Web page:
Saturday, February 27, 2016

The business of business is PEOPLE

At the first hint of questioning the idea that "profit" should be the goal of doing business, even liberal, progressive people tend to do a double take.  It's as if you had walked into a medieval cathedral in the middle of Sunday mass and questioned the authority of the pope.  Profit is something we just don't question; so we have been dutifully conditioned.

Yet profit is not essential, at least as a primary end goal, to creating and sustaining a healthy business.  Profit is simply the surplus income after expenses are met.  And guess what?  The wages and salaries of employees are considered an "expense" in the reckoning of company finances.

That means that the money you are paid to make your living is not, traditionally, a reward for your talents, time, and skills.  It is an expense to be minimized, while maximizing the amount of work you produce, in order to maximize profits--financial surplus--for the corporate shareholders.

You are an expense to be minimized.  That is the bottom-line perspective of the traditional profit-driven model of business, even if most businesses are smart enough to avoid stating it in so many words.

Many of the issues people have with their workplaces, the way employees are treated and the way business is done, are rooted in this fundamental idea that profits, not people, are the purpose for doing business.

To shift this reality, we need to address and shift the ideas that support it.  We need to question, challenge, and change the beliefs, the values, the principles upon which business is built in our culture.

We need to envision a model of business that centers upon meeting the needs of people, focused upon providing as good a living as possible to ALL of the people working in the business, and upon providing goods and services to the community that enrich the community.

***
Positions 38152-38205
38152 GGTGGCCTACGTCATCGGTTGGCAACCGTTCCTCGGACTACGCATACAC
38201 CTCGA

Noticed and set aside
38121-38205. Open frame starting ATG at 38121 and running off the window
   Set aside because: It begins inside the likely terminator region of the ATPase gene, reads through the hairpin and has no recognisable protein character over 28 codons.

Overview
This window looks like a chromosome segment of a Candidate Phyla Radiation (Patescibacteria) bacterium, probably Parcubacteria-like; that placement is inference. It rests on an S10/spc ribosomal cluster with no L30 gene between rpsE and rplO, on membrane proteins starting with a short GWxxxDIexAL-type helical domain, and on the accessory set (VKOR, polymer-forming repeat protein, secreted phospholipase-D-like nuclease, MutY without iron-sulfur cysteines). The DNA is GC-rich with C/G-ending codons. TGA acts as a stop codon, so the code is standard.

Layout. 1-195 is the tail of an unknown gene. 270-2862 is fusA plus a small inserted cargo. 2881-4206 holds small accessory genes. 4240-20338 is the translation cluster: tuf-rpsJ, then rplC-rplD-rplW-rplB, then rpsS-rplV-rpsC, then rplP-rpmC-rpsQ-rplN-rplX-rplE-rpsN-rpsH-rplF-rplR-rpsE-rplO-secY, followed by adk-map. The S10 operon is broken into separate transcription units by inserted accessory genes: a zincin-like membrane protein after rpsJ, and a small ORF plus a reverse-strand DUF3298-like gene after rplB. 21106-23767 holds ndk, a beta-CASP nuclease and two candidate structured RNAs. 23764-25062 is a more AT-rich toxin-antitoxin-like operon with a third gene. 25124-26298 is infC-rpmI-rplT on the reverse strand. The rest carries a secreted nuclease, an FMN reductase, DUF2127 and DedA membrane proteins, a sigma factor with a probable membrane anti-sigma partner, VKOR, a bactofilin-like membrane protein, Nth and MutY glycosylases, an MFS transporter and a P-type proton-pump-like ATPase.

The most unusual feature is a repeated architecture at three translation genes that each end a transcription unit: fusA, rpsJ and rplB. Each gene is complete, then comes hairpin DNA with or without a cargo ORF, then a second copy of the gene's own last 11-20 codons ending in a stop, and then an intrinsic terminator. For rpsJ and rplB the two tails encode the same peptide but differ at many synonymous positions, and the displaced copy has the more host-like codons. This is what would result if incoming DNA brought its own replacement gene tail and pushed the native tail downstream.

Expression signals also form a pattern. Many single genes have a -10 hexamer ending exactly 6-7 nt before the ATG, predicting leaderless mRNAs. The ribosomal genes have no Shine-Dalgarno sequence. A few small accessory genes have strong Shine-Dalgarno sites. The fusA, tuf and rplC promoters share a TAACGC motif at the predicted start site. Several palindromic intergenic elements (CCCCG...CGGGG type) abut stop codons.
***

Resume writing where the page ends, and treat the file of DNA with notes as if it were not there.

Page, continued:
We need to envision a model of business that moves beyond the old "capitalism or communism" dichotomy.  We need to move beyond the false choice between corporate oligarchy and government oligarchy, and envision ways to create a system that is human-centered and market-based with a solid safety net undergirding it.

Most important, we we need to envision and create checks and balances that prevent any few individuals from hoarding the majority of power and resources, be it governing power or economic power.  We have enough to meet everyone's needs; it is possible to create a more balanced economy, built on healthy, respectful, mutual workplace dynamics.

What's NOT possible, under such a model, is for a few people to maintain control over the lives and livelihoods of many.

The business of business is PEOPLE.

Let this be our guiding principle, our vision, our statement of purpose.

And so it is.


Thursday, February 4, 2016

It IS okay to throw things away!

It is okay to throw things away!

Seems like an obvious point, and a not terribly profound affirmation, but really it goes right to the core for many of us for whom clutter has been a challenge.  On some level, we have internalized the belief that we must hang on to everything that isn't complete and total garbage.  And in some extreme cases, people have been conditioned to hoard even garbage:  useless waste, broken items, and so on.

And so it's very important to affirm that it IS okay to let go of what we no longer want or need.

Stuff that's obviously still useful and in good shape to donate is easier to part with.  But many of us have internalized a belief that we should never throw away a "perfectly good" item--meaning something that isn't obviously worn out or broken beyond all repair.

And so we feel obligated to keep things we no longer like, things that are stained or scratched or are torn or broken, "but just need to be fixed!"  Sure, the shirt may be stained or yellowed or dingy with age, but it's "still wearable."  Okay, the furniture looks like crap, and yet "it's still perfectly good, you can't throw it away."

Throw it away.

Ultimately, hoarding clutter is a denial of entropy.  It's a denial that things do eventually wear out, diminish, get scruffy.  We want to pretend it's still fresh and new, as we remember it.

Part of life is recognizing that we do periodically need to throw out the old and bring in the new.

If we can't do this with even our material environment, how can we bring ourselves to do it with our lives?

It is okay to throw things away.  Don't be fooled by the illusion of "someday."  Look realistically at what you know you will need, here and now and in the reasonably foreseeable future.  For example, you know that seasonal decorations will be used in the coming year.  Ditch the junk that has no real purpose, but yet, "I hate to throw it out..."

Throw it out.

Be spacious.  Be free.

Focus your life, here and now.